BlueStacks, the startup software package that lets you easily run and sync Android apps to any Windows computer, has racked up more than half a million downloads since its October debut. 550,000 downloads is an impressive achievement for a program that was only released in alpha form seven weeks ago, and at the time lacked support for anything other than Windows 7.
from their website. BlueStacks got a lot of attention when they debuted their Android emulator, which allows quick and easy access to free Android apps. Users can also move apps from their Android phone to BlueStacks on their computer using a software portal. The performance isn't great at the moment - you'll need a powerful computer to run games smoothly - but the ability to run Android apps relatively painless ly on desktop hardware is alluring. It'll only become more so as Windows moves into the tablet realm with Windows 8.The software is already showing up on at least one ViewSonic tablet. AMD agrees. The processor company invested 5.6 million dollars into the company to spur its development, and help create a viable base of touch-enabled apps for x86 netbooks and tablets. With all this interest comes some very exciting times for BlueStacks - we'll probably be seeing them at the Consumer Electronics Show in January. We'll be on the lookout for more feature and platform updates.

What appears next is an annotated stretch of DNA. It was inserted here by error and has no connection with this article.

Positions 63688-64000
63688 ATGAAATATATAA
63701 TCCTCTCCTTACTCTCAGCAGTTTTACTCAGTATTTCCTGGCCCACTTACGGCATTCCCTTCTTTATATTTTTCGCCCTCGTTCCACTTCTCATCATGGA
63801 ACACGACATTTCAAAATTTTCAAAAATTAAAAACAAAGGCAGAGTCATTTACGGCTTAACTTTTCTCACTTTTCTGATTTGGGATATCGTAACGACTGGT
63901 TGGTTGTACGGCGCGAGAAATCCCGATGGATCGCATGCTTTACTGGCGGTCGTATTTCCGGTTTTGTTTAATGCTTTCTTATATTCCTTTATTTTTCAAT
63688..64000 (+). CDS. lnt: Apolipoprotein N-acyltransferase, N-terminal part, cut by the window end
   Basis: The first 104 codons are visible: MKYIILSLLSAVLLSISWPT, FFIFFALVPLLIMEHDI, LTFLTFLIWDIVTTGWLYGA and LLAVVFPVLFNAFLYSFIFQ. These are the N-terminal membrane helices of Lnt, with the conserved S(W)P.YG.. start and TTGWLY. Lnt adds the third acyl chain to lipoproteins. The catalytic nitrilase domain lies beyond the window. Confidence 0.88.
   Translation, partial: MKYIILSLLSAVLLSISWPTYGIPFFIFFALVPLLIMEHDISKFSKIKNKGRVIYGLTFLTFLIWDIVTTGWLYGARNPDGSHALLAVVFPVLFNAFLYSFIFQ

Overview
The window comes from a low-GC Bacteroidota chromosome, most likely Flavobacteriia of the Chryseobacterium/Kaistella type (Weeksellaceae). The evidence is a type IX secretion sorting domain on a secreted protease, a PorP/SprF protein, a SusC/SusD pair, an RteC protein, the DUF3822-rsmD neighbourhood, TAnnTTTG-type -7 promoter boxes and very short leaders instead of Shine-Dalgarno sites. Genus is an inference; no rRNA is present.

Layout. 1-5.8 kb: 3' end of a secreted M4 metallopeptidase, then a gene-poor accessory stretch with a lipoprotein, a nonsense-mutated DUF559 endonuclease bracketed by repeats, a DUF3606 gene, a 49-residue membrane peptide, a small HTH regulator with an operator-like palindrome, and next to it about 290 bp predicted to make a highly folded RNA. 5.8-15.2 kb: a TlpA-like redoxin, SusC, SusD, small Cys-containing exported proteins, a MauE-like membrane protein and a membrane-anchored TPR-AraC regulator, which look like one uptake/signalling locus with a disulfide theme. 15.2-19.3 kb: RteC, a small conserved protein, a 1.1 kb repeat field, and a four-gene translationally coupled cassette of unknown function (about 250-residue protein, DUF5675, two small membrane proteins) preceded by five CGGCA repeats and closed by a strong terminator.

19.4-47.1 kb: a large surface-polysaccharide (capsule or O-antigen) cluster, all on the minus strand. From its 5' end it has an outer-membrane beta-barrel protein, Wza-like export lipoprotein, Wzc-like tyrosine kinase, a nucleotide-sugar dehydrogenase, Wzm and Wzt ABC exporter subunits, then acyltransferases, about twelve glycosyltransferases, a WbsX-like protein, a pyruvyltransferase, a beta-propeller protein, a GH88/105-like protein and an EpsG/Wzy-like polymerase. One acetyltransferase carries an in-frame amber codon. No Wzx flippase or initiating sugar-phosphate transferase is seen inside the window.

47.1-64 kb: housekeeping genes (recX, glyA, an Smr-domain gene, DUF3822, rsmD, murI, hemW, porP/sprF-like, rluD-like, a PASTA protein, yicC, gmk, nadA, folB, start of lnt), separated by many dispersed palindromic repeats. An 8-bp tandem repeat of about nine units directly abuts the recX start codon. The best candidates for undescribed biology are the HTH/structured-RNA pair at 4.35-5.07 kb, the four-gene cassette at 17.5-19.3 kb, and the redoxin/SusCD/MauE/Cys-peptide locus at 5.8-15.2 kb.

rooting the Galaxy Nexus makes it even easier to get your superuser on, and it works with all major desktop platforms.
BlueStacks App Player are pretty enormous: more than a simple Android emulator, it allows just about any Android app to run full-screen on a Windows computer. Even more compelling, users can sync selected apps between their computer and their phone or tablet.
notes, several PC companies have shown interest in this odd solution already, OEMs thinking that it might not be a terrible idea to try out the ability to run this ever-growing mobile OS out on their not-so-mobile hardware. Why not?